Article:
By Judy Greenfield
On January 6, 2005, Prisa, along with four other galgos, was rescued from a 60 foot well in the Spanish countryside by the local firefighters and Scooby Medina refuge.* Besides abandoning and hanging them or turning the galgos into a killing station, it was one of the ways that galgueros (hunters) got rid of their dogs at the end of the hunting season. Prisa and the others were rescued on the exact day that we had to euthanize my first dog, a racing greyhound. It was nothing short of a miracle when she landed at Denver International Airport a year and a half later, to join our family.
We adopted her through G.R.I.N. after becoming acquainted with her via the Scooby website through photos of her in various stages of rescue and recovery. In “person” we were surprised when we saw what a little bug she was, so much smaller than a racing greyhound at just 42 pounds, with bold black and white markings, polka dot ears, black ticking and golden brown, soulful eyes. Prisa must have grown up with a very negative opinion of humans. She was semi-feral and spooked by — well — just about everything including us when she first arrived, and many months after.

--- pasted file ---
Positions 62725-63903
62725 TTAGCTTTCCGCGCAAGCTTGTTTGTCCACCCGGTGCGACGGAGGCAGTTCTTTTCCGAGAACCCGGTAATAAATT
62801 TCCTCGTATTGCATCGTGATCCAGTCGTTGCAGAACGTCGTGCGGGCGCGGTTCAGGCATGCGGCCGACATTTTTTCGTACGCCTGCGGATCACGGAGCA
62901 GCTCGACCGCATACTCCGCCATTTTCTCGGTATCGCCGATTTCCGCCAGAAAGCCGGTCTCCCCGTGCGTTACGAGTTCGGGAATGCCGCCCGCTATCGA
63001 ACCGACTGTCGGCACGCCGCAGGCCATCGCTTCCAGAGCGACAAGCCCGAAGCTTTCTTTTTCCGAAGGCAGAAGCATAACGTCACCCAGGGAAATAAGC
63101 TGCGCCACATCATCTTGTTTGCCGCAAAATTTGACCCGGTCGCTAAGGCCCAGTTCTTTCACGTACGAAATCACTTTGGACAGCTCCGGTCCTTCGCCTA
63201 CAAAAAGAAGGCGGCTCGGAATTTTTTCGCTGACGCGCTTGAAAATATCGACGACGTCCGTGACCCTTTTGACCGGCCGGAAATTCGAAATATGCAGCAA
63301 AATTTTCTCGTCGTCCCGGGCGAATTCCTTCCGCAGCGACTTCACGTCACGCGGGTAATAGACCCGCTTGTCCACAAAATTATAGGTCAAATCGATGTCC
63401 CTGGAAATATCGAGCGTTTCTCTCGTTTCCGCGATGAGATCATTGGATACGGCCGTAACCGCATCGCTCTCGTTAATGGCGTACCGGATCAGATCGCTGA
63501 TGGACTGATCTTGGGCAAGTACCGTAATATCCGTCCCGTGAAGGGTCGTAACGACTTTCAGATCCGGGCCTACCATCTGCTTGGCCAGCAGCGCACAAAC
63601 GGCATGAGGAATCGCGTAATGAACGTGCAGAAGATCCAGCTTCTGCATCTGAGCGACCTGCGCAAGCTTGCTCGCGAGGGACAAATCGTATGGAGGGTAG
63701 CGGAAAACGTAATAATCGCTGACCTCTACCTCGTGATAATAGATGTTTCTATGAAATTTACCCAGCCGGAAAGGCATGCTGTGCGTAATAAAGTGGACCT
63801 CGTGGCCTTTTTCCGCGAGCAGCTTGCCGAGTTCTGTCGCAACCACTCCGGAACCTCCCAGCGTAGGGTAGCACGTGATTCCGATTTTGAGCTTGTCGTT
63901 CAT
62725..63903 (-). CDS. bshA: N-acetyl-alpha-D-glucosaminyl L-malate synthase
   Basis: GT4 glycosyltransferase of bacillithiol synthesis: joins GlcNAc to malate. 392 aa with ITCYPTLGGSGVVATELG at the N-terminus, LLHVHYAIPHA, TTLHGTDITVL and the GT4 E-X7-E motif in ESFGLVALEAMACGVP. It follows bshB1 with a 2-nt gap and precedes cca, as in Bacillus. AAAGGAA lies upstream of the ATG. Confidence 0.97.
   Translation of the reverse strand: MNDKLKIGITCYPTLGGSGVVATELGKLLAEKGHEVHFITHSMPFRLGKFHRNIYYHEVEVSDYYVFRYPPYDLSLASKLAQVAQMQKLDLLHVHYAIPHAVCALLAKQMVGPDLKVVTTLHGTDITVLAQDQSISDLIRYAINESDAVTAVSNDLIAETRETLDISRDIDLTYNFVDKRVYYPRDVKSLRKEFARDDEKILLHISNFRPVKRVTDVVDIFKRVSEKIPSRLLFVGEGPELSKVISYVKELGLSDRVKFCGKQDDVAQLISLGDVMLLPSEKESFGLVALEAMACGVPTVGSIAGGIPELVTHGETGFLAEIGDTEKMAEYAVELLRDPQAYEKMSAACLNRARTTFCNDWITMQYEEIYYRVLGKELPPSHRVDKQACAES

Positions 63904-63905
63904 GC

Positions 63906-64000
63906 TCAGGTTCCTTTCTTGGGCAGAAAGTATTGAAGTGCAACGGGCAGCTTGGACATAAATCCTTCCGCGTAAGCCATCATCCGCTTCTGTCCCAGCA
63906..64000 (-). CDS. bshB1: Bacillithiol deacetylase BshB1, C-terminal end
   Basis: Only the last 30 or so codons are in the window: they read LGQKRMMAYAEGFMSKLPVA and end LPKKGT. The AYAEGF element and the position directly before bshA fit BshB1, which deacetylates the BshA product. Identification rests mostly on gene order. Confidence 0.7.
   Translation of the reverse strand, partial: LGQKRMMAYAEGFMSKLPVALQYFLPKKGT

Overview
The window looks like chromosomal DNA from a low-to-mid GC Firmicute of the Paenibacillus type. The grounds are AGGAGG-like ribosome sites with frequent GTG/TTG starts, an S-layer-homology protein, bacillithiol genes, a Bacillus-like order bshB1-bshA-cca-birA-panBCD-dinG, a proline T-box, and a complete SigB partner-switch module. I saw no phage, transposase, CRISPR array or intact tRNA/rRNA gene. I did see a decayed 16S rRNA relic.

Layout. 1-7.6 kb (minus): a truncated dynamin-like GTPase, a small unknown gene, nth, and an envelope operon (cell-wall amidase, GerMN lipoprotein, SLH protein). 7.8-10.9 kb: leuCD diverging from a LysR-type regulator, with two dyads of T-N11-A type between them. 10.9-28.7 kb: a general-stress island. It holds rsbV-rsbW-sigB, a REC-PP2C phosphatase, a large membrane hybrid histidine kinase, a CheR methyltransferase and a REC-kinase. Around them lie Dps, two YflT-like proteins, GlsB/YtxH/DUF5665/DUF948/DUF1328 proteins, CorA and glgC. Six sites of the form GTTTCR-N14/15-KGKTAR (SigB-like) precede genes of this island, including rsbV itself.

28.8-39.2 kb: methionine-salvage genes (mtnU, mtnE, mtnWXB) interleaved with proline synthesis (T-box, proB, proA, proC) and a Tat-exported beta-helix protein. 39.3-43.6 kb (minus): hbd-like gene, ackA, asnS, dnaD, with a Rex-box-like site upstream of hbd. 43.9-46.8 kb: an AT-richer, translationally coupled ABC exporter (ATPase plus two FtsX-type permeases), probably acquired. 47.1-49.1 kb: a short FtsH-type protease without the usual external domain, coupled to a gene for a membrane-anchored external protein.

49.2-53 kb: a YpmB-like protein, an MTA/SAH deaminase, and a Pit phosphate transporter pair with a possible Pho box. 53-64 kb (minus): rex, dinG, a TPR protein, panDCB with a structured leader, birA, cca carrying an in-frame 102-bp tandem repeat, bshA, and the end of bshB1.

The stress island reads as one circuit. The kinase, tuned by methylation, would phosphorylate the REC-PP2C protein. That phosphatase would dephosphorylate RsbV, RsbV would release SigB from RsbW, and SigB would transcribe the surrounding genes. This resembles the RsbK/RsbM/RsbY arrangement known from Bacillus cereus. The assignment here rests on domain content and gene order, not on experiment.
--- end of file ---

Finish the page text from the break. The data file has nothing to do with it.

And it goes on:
With time, she grew to trust us, enjoy the good things life had to offer and her true light-hearted, playful and intelligent side emerged. Prisa traveled with us and became our hiking companion in the Colorado mountains where her breed’s endurance and agility proved assets. We had many adventures together. Sadly, with advanced age, our once-athletic dog developed congestive heart failure and her hindquarters began to fail. On February 27, 2018, I made the heartrending decision to have our little galguita euthanized before she became too distressed by her labored breathing. Our guess is that she was at least 15 years old. Once someone’s throw-away basura, to us she was our treasured galguita preciosa. After surviving a deep well, Prisa became a citizen of the mile high city of Denver. Prisa lives on in our hearts, in our memories, in photos and in the silhouettes gracing the G.R.I.N. logo. In tribute, I plan to continue to educate others about their plight in Spain and help the good people in that country who struggle to save them.
*In an unprecedented case, the two galgueros who threw the five galgos down the well were caught and tried in court. They received a monetary fine and were prohibited from hunting with dogs for a period of time